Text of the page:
The European conference was held to mark the 25th anniversary of the founding of Straus-Amiel by the Ohr Torah Stone organization and was attended by Ohr Torah Stone President and Rosh HaYeshiva Rabbi Dr. Kenneth Brander; Head of the Department of the WZO'S Religious Affairs in the Diaspora, Roi Abecassis; Director General of World Mizrachi Rabbi Doron Perez; and Straus-Amiel emissaries from communities in Estonia, Germany, Spain, Poland, Rome, Greece, England and other countries.
Among the topics discussed at the three-day conference were the future of European Jewish communities, sociological and demographic considerations, the impact of the war in Ukraine, and a snapshot of the world of conversion
“We are in the midst of unusual days in Israel and in Europe filled with disagreement, strife and rising anti-Semitism," said Straus-Amiel director Rabbi Eliahu Birnbaum. "It is particularly significant to hold a conference in this location where the first Zionist conference took place in 1897 and from here come together to discuss the future of the Jewish People and Israel-Diaspora relations."
"It is specifically when the people of Israel are divided and experiencing challenges and difficulties that the cooperation of those working in the field of shlichut is so important to help build the joint future of our people,” shared Roi Abeccasis, Head of the Center of Religious Affairs in the Diaspora and senior representative of World Mizrachi in the World Zionist Organization.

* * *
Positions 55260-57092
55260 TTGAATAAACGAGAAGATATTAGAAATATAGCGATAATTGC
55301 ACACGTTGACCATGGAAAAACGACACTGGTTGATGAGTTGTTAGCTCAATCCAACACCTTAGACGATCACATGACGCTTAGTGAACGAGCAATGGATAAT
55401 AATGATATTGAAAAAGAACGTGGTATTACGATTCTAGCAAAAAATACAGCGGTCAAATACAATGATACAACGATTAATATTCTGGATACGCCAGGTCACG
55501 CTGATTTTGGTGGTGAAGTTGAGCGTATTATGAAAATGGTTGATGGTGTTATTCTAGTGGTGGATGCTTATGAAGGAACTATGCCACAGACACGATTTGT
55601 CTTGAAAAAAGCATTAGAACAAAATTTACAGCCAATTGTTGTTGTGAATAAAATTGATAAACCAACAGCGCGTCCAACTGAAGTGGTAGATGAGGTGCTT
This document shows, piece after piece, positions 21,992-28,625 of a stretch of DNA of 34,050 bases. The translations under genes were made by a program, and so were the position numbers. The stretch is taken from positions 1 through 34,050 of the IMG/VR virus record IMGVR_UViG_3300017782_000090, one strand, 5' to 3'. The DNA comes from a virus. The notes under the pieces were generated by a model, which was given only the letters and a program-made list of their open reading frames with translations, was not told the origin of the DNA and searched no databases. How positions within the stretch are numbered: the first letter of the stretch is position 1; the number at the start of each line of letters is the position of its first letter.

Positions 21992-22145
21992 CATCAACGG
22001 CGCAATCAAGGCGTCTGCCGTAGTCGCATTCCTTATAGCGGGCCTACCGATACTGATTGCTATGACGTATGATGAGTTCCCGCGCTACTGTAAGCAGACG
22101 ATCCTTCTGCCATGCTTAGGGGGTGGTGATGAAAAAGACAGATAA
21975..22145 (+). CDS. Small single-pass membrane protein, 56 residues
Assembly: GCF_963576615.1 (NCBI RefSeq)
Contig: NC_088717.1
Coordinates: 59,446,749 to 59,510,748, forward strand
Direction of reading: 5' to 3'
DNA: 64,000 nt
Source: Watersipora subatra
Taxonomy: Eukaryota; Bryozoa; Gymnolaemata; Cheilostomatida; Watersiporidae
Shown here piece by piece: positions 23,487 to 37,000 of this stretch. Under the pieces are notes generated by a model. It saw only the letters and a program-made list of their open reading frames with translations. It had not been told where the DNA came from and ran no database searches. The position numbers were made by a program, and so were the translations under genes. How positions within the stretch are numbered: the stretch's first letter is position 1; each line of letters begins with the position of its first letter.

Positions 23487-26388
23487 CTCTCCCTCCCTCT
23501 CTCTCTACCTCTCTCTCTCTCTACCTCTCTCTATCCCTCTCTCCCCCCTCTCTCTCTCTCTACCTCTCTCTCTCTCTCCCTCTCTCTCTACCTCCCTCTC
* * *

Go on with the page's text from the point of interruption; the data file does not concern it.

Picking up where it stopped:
"During this time, when we are witnessing heightened tensions in Israeli society in particular and in the Jewish world in general, it seems that the disconnect between the people of Israel and Diaspora Jews is expanding," said Ohr Torah Stone President and Rosh HaYeshiva, Rabbi Dr. Kenneth Brander. "While I am genuinely concerned about the situation in Israel and around the world, I am encouraged by the knowledge that our emissaries across the globe are working each and every day to strengthen the future of our people based on our traditions and values.”
World Mizrachi director, Rabbi Doron Perez, said: "There is no doubt that we live in challenging times. But as in other periods of challenge in Jewish history, our destiny is in our hands and strengthening our people means creating a more united global Jewish community. Perhaps more than ever before in modern Jewish history, the importance of building bridges between Israel and the Diaspora is clearer than ever, so we applaud the work of these emissaries who are literally serving on the front lines in this blessed and critical effort.”
Rabbi Michael Schudrich, Chief Rabbi of Poland, spoke about how the Polish Jewish community has handled the war crisis and the many refugees after they fled the battle zone and came to Poland. "There are many challenges, but it is a privilege to support these refugees and help them with work, housing and their mental health.”
"If we look at press articles about Jews in Denmark in 1910 and compare them to newspaper articles about Muslims in Denmark of 2020, we will see a definite similarity in the attitude of the locals to these waves of immigration," noted Straus-Amiel shaliach Rabbi Jair Melchior, Chief Rabbi of Copenhagen, in a session on interfaith relations. "This data led us to the understanding that the Muslim community needs the help of the Jewish community, as they are now going through the exact same experience. It is one of the most powerful tools that we have, because they can come and learn from us. I do not believe in ‘interfaith discourse’ but rather in partnership and the building of an interfaith coalition which wants to make a difference and fight together on important issues. Developing the relationship during periods when the situation is calm allows for the correct response in moments of crisis."